Current law: Provides cost-sharing subsidies for low-to-moderate income people who buy a standard silver plan in the government markets.
GOP bill: Eliminates ACA's cost-sharing subsidies, but allows people to make much higher contributions to tax-sheltered health savings accounts, to cover deductibles and copayments. Sets up a fund that states can use for a variety of purposes, including cost-sharing assistance.
Current law: Forbids insurers from turning people down on account of medical problems, or charging them more.
GOP bill: Provides protection for people with health problems. But consumers who have not maintained continuous insurance coverage face a 30 percent premium penalty for a year. States can use federal funds to set up high-risk pools as insurers of last result.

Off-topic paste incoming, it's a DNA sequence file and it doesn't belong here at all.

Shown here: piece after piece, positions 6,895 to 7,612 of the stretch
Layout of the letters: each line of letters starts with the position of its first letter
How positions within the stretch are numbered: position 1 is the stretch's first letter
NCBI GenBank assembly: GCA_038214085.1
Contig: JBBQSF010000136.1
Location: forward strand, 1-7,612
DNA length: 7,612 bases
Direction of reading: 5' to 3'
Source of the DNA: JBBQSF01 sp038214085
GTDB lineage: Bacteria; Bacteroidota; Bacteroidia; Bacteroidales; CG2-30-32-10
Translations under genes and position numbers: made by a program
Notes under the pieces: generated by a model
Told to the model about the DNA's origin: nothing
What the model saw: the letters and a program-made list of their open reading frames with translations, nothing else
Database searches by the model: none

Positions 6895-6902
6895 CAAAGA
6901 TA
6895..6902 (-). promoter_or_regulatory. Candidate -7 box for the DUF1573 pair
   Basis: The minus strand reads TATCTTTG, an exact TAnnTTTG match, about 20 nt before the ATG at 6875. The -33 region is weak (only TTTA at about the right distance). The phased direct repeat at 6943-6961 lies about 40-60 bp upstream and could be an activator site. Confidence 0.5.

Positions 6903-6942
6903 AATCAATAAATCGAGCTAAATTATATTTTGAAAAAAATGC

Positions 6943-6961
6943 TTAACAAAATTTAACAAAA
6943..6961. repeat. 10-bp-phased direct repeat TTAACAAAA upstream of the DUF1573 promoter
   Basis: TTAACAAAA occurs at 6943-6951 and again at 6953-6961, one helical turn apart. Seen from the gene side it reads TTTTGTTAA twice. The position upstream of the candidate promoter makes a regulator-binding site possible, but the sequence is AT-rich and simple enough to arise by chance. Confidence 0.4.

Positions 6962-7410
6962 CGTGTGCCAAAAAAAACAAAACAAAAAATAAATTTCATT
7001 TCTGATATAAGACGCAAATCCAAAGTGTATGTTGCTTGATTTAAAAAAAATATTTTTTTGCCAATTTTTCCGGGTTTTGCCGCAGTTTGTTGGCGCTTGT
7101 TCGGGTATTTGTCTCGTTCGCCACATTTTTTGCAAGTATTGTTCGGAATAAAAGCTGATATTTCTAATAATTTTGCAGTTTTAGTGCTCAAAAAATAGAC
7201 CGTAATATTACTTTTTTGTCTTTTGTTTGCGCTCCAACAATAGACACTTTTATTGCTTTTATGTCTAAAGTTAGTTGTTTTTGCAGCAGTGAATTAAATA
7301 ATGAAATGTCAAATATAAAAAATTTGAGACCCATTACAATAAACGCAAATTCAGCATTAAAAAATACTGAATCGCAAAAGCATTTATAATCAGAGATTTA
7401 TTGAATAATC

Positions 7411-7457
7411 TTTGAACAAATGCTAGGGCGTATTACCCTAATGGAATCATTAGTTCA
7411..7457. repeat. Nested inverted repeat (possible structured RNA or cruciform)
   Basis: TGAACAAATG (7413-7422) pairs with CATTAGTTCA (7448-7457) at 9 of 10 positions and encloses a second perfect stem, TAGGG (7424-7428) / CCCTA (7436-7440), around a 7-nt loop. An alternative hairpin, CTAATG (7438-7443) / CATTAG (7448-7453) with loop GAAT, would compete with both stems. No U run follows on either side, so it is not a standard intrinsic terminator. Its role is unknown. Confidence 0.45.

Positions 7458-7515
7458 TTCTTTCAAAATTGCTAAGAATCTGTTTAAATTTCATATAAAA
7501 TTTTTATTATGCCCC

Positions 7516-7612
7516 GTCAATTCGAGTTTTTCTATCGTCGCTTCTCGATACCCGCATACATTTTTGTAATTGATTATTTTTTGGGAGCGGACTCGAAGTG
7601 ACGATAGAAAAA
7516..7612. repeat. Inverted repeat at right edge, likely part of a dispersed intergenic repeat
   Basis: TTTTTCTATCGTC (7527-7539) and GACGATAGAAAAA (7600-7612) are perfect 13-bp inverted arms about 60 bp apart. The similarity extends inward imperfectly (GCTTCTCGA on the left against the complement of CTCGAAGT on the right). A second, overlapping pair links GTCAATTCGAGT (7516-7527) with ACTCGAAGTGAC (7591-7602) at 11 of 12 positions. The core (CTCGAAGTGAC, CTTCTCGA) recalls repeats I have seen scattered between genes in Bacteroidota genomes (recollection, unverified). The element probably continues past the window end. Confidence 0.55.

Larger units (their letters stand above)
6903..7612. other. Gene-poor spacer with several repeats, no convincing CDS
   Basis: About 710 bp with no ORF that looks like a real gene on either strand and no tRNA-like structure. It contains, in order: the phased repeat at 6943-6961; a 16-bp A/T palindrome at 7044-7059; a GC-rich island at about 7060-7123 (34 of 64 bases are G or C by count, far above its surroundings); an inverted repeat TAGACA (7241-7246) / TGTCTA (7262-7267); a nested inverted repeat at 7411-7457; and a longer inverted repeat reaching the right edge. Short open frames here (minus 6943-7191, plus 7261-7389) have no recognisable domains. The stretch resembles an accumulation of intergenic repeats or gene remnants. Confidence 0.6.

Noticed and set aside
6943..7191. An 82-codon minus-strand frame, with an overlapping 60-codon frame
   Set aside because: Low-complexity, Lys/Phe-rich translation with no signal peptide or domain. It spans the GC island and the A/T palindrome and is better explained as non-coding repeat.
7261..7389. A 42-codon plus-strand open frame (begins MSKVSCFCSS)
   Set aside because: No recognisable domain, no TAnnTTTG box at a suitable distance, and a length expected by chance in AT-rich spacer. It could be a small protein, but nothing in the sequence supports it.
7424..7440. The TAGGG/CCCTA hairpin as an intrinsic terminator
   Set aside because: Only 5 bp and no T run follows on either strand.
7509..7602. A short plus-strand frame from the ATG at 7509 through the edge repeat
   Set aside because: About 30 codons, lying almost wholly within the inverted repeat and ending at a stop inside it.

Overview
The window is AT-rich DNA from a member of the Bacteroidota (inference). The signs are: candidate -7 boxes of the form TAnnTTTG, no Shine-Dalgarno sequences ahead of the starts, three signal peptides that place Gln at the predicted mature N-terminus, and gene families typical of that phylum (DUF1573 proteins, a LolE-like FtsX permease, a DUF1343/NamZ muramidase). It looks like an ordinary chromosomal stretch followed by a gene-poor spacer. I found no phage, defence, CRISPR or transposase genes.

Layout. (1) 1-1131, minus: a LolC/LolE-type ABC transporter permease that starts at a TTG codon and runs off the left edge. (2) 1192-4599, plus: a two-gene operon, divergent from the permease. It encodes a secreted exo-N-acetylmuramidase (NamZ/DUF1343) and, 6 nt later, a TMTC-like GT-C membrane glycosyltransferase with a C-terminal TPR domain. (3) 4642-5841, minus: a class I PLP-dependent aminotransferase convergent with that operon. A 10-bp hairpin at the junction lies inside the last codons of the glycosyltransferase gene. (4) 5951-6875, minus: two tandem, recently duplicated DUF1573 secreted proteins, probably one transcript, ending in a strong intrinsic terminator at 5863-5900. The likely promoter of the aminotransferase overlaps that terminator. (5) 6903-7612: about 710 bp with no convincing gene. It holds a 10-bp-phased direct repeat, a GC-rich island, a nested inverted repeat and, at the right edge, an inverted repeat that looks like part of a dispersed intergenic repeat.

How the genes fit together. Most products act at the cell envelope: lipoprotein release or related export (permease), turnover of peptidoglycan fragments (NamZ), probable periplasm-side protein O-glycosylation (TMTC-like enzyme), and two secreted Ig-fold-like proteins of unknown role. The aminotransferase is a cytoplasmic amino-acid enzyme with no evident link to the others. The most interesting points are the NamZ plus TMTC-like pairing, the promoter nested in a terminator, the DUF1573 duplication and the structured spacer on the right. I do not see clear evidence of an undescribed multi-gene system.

Current law: Insurers can charge their oldest customers no more than 3 times what they charge young adults. That benefits older adults prone to illness but has made coverage costly for young people.
GOP bill: Insurers could charge older customers up to 5 times what they charge young adults. Advocates for older people complain that's unfair.
Current law: Can stay on parental insurance until age 26.
GOP bill: Same.